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My identity as a Latina only became clear and solid in my last year of high school, when I had to describe to colleges and universities who I was.
Growing up in Sanford, I lived in a predominantly white neighborhood, went to a predominantly white school and Spanish wasn’t really used in our house.
There will always be pressure to conform to one identity, and as a young Peruvian-Puerto Rican-American woman and a third-generation immigrant, I felt this pressure constantly. Some of my peers would tell me that I wasn’t the same as the other Hispanics since I didn’t fit their idea of what a Hispanic should be. Yes, I like to read classic literature; yes, I like ’80s music; and yes, I like to watch Star Wars with my dad. Pero, me encanta bailar, mi plato favorito es el lomo saltado y me gusta el reggaetón (a music style that has roots in Puerto Rico) también.
During those times, I joined NC SLI (Scholars’ Latino Initiative), which is now LatinxEd. LatinxEd is an educational initiative in N.C. providing targeted, multi-year support to Latinx students and immigrant families striving for higher education and greater opportunity in a state. From the workshops and help with college prep, I learned that even though I might feel disconnected from my Hispanic roots, my experience wasn’t different from others. The experiences that I’ve lived don’t make me any less Latina.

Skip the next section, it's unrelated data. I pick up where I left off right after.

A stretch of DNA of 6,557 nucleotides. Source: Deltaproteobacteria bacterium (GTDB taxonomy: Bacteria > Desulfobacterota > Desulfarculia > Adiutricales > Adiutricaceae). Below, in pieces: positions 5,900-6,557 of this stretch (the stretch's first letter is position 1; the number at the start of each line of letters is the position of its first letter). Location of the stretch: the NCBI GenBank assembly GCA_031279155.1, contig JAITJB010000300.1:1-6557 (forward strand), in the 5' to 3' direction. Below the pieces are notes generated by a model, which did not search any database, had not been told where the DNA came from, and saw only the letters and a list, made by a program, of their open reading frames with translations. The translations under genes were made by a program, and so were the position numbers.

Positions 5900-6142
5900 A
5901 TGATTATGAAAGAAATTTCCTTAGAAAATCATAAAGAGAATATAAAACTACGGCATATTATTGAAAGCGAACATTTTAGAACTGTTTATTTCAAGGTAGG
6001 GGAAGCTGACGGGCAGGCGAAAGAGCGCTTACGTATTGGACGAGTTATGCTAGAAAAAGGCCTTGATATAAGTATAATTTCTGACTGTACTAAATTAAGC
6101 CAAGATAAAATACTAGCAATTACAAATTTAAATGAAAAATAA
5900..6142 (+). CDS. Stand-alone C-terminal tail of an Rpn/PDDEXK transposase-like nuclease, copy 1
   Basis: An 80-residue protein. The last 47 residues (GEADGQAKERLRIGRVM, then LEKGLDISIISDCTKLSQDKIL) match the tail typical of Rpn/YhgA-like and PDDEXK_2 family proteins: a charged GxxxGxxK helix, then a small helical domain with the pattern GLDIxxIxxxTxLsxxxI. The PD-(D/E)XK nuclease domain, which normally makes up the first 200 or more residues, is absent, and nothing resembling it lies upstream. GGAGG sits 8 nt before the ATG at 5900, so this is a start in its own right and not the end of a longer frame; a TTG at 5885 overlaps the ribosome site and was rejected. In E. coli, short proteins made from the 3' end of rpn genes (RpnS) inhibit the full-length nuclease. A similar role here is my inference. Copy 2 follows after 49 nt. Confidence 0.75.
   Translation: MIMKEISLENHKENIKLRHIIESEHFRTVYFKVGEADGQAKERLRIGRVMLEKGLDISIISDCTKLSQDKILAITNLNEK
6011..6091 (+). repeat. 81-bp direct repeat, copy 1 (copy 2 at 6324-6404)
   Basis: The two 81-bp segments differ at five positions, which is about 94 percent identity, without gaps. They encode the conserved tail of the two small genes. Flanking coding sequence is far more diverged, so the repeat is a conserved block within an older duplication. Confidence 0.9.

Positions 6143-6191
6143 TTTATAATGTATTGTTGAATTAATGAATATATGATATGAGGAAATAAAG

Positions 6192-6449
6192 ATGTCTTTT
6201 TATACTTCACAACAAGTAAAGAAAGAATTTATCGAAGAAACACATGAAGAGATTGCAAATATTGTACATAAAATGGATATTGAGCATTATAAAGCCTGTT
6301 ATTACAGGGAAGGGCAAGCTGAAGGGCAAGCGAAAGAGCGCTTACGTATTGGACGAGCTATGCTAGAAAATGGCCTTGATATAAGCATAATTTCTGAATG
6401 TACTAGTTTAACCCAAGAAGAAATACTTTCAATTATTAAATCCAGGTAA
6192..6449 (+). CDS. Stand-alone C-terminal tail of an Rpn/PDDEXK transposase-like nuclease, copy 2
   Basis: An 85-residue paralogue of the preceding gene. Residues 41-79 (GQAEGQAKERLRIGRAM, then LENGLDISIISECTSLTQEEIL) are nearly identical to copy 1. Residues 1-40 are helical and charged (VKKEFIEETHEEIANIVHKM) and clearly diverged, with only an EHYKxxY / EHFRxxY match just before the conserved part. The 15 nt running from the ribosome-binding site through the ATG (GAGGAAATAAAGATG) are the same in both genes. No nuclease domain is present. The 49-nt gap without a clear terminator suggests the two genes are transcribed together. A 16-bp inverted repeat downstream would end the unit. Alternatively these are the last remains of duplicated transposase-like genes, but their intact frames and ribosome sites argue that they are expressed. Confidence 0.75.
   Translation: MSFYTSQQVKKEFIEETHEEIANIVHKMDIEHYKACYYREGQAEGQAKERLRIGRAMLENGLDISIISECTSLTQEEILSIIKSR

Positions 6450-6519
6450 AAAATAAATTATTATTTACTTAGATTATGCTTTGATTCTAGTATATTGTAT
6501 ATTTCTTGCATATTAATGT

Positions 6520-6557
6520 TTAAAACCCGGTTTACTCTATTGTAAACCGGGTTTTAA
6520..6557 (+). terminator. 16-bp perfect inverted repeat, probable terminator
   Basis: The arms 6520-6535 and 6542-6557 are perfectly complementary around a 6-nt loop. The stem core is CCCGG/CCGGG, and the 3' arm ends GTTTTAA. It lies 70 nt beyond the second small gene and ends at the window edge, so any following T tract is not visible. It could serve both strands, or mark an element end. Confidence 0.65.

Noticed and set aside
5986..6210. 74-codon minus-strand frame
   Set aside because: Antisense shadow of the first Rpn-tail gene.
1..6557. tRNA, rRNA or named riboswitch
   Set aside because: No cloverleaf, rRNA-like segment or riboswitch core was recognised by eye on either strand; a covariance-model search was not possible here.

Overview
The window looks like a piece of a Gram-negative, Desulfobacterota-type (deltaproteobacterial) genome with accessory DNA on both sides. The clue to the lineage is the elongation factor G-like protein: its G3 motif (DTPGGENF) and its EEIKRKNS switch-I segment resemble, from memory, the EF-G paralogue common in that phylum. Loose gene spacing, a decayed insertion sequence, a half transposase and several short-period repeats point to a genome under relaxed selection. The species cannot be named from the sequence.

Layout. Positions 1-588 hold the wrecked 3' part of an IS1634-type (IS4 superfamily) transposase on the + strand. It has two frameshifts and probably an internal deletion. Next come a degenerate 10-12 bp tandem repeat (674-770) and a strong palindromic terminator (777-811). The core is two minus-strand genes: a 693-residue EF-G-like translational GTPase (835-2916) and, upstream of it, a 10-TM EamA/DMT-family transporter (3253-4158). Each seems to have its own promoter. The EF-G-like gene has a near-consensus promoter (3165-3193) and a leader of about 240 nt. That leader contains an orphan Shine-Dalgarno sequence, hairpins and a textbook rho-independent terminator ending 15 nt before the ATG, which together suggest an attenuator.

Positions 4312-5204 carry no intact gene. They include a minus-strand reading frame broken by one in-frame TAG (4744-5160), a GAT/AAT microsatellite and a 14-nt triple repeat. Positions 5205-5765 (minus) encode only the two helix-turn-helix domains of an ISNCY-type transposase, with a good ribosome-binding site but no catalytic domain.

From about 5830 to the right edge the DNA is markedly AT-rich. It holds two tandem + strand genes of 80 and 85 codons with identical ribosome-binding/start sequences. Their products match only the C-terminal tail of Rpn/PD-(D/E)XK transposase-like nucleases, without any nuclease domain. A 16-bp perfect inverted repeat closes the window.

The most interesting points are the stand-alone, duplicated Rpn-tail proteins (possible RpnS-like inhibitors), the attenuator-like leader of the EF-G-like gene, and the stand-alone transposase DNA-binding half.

Also, I have been fortunate to live with my grandmother, Maru. She has played a role in helping me form a strong sense of identity with my Hispanic roots. She has taught me a big part of my Peruvian culture and heritage. Because we had her in our household, my sister and I experienced Peruvian Spanish (the best dialect according to her), tried arroz chaufa and listened to her stories from Peru about our family. Now, my comfort level using Spanish has increased a lot since I’ve been practicing with her. I understand conversations in Spanish, I just answer back in English — something that I’m working on.
I know now that because I get caught between two worlds, I have a solid sense of individualism and can reside in the cultural shades of gray. I realize what a blessing it is to experience three cultures in one lifetime.
As my grandmother would tell me, “Never forget who you are. Make sure you have character and do the right thing.”
News + Record intern Olivia Rojas is a part of the newspaper’s La Voz de Chatham reporting team. She’s a sophomore at UNC-Chapel Hill and lives in Sanford.
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